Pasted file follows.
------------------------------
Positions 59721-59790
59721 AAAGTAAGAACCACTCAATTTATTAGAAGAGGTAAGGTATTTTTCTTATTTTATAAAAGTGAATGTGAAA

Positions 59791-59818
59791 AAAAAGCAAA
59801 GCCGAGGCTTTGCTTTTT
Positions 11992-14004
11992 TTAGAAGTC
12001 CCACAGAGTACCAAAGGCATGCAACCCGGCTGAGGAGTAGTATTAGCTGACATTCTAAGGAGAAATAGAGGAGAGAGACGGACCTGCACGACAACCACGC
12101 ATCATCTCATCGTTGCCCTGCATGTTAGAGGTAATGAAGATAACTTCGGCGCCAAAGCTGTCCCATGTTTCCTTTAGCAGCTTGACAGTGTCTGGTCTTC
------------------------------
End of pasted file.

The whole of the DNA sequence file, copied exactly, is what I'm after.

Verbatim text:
Positions 59721-59790
59721 AAAGTAAGAACCACTCAATTTATTAGAAGAGGTAAGGTATTTTTCTTATTTTATAAAAGTGAATGTGAAA

Positions 59791-59818
59791 AAAAAGCAAA
59801 GCCGAGGCTTTGCTTTTT
Positions 11992-14004
11992 TTAGAAGTC
12001 CCACAGAGTACCAAAGGCATGCAACCCGGCTGAGGAGTAGTATTAGCTGACATTCTAAGGAGAAATAGAGGAGAGAGACGGACCTGCACGACAACCACGC
12101 ATCATCTCATCGTTGCCCTGCATGTTAGAGGTAATGAAGATAACTTCGGCGCCAAAGCTGTCCCATGTTTCCTTTAGCAGCTTGACAGTGTCTGGTCTTC